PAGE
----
Recycling Company To Pay $21M In Immigration Case

IFCO Systems North America Settles After Crackdown On Hiring Illegal Immigrants


A wood pallet recycling company caught in a national crackdown on hiring illegal immigrants has agreed to pay almost $21 million to settle charges lodged by federal prosecutors in upstate New York.

Several senior managers of IFCO Systems North America had previously pleaded guilty to misdemeanor and felony immigration charges since authorities conducted a 26-state roundup of nearly 1,200 foreign workers two years ago.

Now prosecutors say they'll drop charges against the company as part of the settlement announced Friday, which includes IFCO taking responsibility for the illegal hiring.

"The agreement severely punishes IFCO for its serious immigration and employment violations, but it also allows the corporation to continue its operations, so that its lawful employees and innocent shareholders do not suffer the consequences of a business failure in this difficult economy," said Andrew Baxter, acting U.S. Attorney for the Northern District of New York.

The government's settlement with IFCO is the largest ever with a corporation charged with employing illegal immigrants, almost doubling the $11 million Wal-Mart agreed to pay in 2005 to settle allegations it used hundreds of illegal immigrants to clean its stores, said John Torres, acting Assistant Secretary of Homeland Security for Immigrations and Customs Enforcement.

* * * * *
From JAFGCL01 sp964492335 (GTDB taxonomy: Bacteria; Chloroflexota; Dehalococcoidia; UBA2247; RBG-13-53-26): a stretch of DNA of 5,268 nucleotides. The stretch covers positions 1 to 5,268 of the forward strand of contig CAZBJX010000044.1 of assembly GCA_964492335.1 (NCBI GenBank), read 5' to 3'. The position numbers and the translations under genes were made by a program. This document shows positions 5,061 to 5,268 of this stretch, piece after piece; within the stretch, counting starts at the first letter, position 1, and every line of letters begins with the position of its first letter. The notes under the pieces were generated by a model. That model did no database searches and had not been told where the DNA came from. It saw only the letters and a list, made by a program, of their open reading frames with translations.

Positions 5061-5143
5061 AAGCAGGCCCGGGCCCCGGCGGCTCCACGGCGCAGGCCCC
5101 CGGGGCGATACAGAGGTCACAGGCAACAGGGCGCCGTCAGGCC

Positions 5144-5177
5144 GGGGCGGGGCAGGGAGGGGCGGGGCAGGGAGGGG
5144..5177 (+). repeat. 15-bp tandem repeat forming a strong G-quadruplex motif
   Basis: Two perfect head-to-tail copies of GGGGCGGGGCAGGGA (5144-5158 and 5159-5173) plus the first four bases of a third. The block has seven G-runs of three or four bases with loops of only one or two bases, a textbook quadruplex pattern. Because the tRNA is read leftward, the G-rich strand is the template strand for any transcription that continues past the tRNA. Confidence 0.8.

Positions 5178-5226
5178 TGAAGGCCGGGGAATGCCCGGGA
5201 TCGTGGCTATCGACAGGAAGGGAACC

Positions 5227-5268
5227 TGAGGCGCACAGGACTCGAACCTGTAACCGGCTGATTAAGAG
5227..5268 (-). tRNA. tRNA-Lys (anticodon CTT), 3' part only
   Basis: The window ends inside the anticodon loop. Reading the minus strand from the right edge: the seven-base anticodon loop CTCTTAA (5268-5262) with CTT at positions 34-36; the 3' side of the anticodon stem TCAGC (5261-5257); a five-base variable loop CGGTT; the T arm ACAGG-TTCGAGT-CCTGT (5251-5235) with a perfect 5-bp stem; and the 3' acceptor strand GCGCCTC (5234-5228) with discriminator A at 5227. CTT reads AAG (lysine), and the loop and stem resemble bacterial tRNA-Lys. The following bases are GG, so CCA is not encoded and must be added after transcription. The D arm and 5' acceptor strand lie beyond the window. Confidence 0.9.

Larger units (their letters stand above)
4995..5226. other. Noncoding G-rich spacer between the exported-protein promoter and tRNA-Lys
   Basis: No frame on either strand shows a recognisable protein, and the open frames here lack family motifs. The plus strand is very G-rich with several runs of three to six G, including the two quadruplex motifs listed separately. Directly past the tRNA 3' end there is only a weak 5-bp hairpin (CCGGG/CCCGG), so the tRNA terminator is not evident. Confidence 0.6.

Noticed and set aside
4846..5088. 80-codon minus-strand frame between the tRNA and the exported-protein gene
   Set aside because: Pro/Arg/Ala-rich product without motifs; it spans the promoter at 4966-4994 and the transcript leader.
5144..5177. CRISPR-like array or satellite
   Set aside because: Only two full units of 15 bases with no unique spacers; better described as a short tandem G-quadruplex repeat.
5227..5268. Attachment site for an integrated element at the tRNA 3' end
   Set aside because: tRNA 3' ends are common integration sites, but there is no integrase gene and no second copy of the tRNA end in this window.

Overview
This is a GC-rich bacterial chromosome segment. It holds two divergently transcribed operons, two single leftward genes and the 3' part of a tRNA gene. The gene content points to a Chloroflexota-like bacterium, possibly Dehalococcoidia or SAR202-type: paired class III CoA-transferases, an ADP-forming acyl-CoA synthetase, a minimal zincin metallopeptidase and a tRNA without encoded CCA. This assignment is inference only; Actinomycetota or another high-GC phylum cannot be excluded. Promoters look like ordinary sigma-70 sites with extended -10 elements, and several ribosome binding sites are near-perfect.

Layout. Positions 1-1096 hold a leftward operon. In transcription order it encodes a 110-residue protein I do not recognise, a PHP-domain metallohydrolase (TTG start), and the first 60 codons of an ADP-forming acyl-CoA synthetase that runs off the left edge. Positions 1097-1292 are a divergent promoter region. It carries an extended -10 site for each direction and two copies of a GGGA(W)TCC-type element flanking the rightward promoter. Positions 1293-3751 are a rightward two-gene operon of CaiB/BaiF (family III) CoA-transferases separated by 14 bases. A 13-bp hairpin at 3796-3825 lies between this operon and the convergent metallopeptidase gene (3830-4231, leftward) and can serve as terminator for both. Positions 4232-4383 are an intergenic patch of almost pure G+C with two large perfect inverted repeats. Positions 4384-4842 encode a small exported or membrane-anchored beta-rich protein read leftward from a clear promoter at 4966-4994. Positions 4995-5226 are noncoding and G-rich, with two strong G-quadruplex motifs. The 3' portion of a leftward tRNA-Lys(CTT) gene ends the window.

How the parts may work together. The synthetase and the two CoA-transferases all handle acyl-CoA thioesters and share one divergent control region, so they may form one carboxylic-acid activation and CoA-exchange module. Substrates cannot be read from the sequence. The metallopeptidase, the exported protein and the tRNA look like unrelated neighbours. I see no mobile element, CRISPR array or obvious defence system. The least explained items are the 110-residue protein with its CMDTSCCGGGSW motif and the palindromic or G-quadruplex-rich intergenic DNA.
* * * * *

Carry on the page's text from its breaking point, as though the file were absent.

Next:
The Houston-based subsidiary of the Dutch company IFCO Systems describes itself as the leading company in America servicing wooden pallets used in shipping and storage. Executives did not immediately return a call for comment on the settlement.

The investigation began in February 2005 after a tipster called to report that illegal alien laborers at a plant in Guilderland, just outside of Albany, were tearing up their W-2 tax forms, said Torres.

Coordinated raids at 40 IFCO plants a little more than a year later netted 1,182 illegal workers, most of them Mexican, Torres said. Investigators believe that as many as 6,000 illegal immigrants worked at IFCO plants between 2003 and 2006, though not all at the same time.

Under the settlement, IFCO agreed to make the payments in installments through 2012. It also agreed to cooperate with the government's continuing investigation and try to prevent hiring illegal workers at its plants in the future by verifying all employee Social Security numbers.

If IFCO meets all the terms and conditions by 2012, the government has agreed not to pursue criminal charges against the company related to the conduct of its employees before April 2006.

The settlement doesn't close the case, however. Nine IFCO managers have already pleaded guilty to felony and misdemeanor criminal charges related to transporting and employing illegal aliens. Four more still face felony charges and might stand trial, prosecutors said.